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Janna Beckerman (left) and Ron Turco examine a test plot of hemp. Photo provided by Purdue Agricultural Communication.

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Botany and Plant Pathology

Researcher's investigations aim to save specialty growers' money

Janna Beckerman heard rumors that Cannabis sativa L., or hemp, was a disease-resistant crop. Beckerman, a plant pathologist, is used to seeing crop losses from disease. She wanted to know if the rumors about hemp were true.

"It was a mistake," said Beckerman, a professor of Botany and Plant Pathology. "Hemp gets a lot of diseases. It had just as many problems as soybeans, certainly more problems than corn."

In both the field and the lab, Beckerman helps Indiana growers protect their specialty crops — including fruit, nursery and greenhouse crops, landscaping plants, and now hemp. She also is one of four creators of the Purdue Hemp Project, which is dedicated to researching the possibility of growing hemp as an industrial crop in the Midwest. Despite hemp's susceptibility to disease, Beckerman said she is undeterred and likes a challenge.

"I like all the moving parts and complexity of trying to mitigate what could be catastrophic impacts," Beckerman said.

Beckerman knows that specialty crops are prone to more issues than row crops like corn and soybean, but hemp comes with its own unique complications. Hemp is still illegal to grow or possess in Indiana, which means the members of the Hemp Project team had to take extra steps to keep their research documented with the Drug Enforcement Agency.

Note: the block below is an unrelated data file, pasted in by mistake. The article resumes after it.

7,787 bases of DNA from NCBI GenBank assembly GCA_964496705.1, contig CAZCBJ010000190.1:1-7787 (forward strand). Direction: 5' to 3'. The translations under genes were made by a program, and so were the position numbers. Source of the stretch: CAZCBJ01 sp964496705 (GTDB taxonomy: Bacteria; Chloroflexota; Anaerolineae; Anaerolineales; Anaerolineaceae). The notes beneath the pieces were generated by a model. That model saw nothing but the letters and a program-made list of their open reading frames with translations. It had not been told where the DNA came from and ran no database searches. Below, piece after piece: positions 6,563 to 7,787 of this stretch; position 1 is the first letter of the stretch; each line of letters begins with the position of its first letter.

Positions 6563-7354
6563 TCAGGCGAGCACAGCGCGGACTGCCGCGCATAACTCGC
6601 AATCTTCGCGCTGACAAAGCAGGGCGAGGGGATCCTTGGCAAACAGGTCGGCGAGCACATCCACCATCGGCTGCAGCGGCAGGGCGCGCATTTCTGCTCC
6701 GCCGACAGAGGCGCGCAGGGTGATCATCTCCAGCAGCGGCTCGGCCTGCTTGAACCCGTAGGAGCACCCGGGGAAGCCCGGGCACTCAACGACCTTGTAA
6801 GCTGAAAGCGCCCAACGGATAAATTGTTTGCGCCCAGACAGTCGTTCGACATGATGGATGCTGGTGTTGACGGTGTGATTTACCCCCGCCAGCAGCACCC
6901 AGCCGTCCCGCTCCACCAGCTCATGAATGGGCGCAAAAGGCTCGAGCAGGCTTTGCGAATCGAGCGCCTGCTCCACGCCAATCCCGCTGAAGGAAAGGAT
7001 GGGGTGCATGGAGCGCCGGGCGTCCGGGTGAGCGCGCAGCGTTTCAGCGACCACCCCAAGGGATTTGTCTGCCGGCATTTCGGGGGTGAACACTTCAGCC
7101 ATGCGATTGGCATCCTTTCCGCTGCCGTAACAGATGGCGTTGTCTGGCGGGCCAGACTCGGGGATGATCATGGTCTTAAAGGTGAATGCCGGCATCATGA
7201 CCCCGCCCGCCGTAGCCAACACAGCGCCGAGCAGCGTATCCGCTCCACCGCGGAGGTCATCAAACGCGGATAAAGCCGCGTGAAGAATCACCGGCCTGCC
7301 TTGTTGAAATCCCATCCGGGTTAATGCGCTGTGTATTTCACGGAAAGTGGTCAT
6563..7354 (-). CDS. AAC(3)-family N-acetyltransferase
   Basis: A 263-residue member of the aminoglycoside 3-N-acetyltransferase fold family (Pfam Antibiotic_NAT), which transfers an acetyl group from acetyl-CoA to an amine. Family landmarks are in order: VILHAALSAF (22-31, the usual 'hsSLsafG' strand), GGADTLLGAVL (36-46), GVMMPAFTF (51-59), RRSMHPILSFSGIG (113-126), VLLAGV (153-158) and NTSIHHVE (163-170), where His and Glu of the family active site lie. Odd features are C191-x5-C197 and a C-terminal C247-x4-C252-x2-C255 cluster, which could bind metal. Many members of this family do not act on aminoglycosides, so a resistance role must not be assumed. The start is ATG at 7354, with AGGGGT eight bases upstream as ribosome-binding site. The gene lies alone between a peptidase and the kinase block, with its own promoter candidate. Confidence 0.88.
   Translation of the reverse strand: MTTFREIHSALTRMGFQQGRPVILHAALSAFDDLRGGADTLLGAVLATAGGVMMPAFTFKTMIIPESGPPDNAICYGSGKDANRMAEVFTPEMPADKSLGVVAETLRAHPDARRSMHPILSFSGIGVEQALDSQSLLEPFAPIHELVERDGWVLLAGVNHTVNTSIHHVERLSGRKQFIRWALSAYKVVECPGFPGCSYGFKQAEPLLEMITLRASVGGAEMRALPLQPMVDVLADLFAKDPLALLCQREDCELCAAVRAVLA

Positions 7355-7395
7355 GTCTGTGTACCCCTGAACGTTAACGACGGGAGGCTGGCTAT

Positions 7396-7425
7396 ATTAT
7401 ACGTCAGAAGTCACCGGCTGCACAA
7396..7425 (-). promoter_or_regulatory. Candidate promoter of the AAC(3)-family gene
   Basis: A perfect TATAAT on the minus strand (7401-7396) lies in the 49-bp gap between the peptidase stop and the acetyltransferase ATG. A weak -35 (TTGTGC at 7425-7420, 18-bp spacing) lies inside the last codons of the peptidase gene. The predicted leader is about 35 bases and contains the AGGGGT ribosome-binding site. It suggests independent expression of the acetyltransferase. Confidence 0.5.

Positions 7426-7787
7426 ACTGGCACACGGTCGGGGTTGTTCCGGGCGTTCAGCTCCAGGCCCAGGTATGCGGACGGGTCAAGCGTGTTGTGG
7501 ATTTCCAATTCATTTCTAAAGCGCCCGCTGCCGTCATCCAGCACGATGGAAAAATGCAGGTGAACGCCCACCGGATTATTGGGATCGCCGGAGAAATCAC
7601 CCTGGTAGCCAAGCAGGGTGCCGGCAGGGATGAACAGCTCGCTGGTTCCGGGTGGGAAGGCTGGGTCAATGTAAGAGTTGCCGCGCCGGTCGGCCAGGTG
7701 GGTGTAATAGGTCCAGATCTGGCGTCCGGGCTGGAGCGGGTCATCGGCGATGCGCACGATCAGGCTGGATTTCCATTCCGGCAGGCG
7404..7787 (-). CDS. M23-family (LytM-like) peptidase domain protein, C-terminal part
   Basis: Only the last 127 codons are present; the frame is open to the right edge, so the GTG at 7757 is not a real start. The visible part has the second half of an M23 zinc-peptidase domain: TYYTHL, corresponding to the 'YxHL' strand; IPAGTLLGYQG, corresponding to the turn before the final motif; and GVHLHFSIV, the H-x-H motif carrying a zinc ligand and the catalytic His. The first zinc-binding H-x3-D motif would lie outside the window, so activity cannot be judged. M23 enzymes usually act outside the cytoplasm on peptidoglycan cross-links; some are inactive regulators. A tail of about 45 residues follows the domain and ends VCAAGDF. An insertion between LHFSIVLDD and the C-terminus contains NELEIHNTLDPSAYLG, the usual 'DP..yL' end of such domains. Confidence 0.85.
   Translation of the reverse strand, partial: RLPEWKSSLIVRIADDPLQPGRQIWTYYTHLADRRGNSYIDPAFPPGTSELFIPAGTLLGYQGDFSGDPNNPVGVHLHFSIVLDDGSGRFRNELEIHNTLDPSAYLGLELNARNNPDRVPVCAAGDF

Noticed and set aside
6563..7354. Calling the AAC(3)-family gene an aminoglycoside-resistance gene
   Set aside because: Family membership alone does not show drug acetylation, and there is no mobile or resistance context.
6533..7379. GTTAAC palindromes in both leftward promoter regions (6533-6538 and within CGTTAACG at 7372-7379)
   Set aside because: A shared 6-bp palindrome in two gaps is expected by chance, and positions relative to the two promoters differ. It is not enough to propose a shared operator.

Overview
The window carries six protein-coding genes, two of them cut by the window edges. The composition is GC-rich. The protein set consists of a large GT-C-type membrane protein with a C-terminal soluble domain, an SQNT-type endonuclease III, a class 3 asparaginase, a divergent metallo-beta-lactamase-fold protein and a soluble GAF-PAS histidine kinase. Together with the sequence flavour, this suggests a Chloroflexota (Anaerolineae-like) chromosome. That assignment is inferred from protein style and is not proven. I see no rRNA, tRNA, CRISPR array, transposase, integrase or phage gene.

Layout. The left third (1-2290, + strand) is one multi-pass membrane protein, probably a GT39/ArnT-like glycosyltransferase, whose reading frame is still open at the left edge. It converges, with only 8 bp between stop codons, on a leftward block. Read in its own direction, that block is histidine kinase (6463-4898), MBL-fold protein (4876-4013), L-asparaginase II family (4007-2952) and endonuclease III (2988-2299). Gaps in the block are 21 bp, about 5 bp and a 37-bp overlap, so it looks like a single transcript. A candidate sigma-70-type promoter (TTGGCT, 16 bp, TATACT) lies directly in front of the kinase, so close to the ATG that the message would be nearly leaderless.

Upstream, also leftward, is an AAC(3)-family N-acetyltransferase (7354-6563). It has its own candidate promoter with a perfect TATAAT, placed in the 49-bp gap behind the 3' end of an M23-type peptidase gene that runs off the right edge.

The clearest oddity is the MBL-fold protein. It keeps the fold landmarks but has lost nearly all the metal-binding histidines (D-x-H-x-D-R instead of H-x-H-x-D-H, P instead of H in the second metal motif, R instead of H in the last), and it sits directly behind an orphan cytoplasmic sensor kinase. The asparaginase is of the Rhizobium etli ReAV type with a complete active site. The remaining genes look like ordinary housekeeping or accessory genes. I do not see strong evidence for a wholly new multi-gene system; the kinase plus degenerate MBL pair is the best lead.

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Janna Beckerman provides expertise to those who grow specialty crops like bedding plants, landscaping plants, and fruit. She is part of a team investigating the use of hemp as an industrial crop. Photo by Mia Brann.
"Keeping things legal has been a challenge. Doing research often is very challenging, too," Beckerman said. "Things don't go according to plan, and there are so many things that can go wrong that this just adds a layer of challenge. It can be frustrating to deal with the extra hoops in front of us. On the plus side, working with the Indiana State Police has been an excellent experience for all of us."

Despite the barriers, there are many who think hemp could be a miracle crop that can create everything from strong, cheap fibers to animal feed and fuel. Beckerman remains rational and realistic about hemp's possibilities as a crop in her work to get in front of any potential problems.

"If hemp were legalized, I think it would become a small crop," she said. "When something has the potential to bring in a lot of money, particularly if that's done easily, you see a lot of people go into that market and then the prices drop.

I do think there certainly will be the potential for some people. I think there's also a potential for people to lose a lot of money too."

A market for hemp already exists in Indiana. FlexForm Technologies, in Elkhart, Indiana, is a company that uses imported hemp to manufacture bioplastic components for industrial products like car doors and packaging. Hemp is strong and light, which could improve fuel efficiency and reduce carbon emissions from vehicles. Although farmers see the lucrative market that hemp could create, it is Beckerman's job as a scientist to ensure that hemp can be grown economically and successfully.

"I've seen too many people lose too much money on other crops," Beckerman said. "It seems to me that people's enthusiasm is inversely correlated with their knowledge of the crop they are growing, be it hemp, ginseng, or even fruit and vegetable production. I usually get contacted after the problem has happened, and I was hoping to be proactive in the case of hemp."


By Mia Brann Plant Science, freshman



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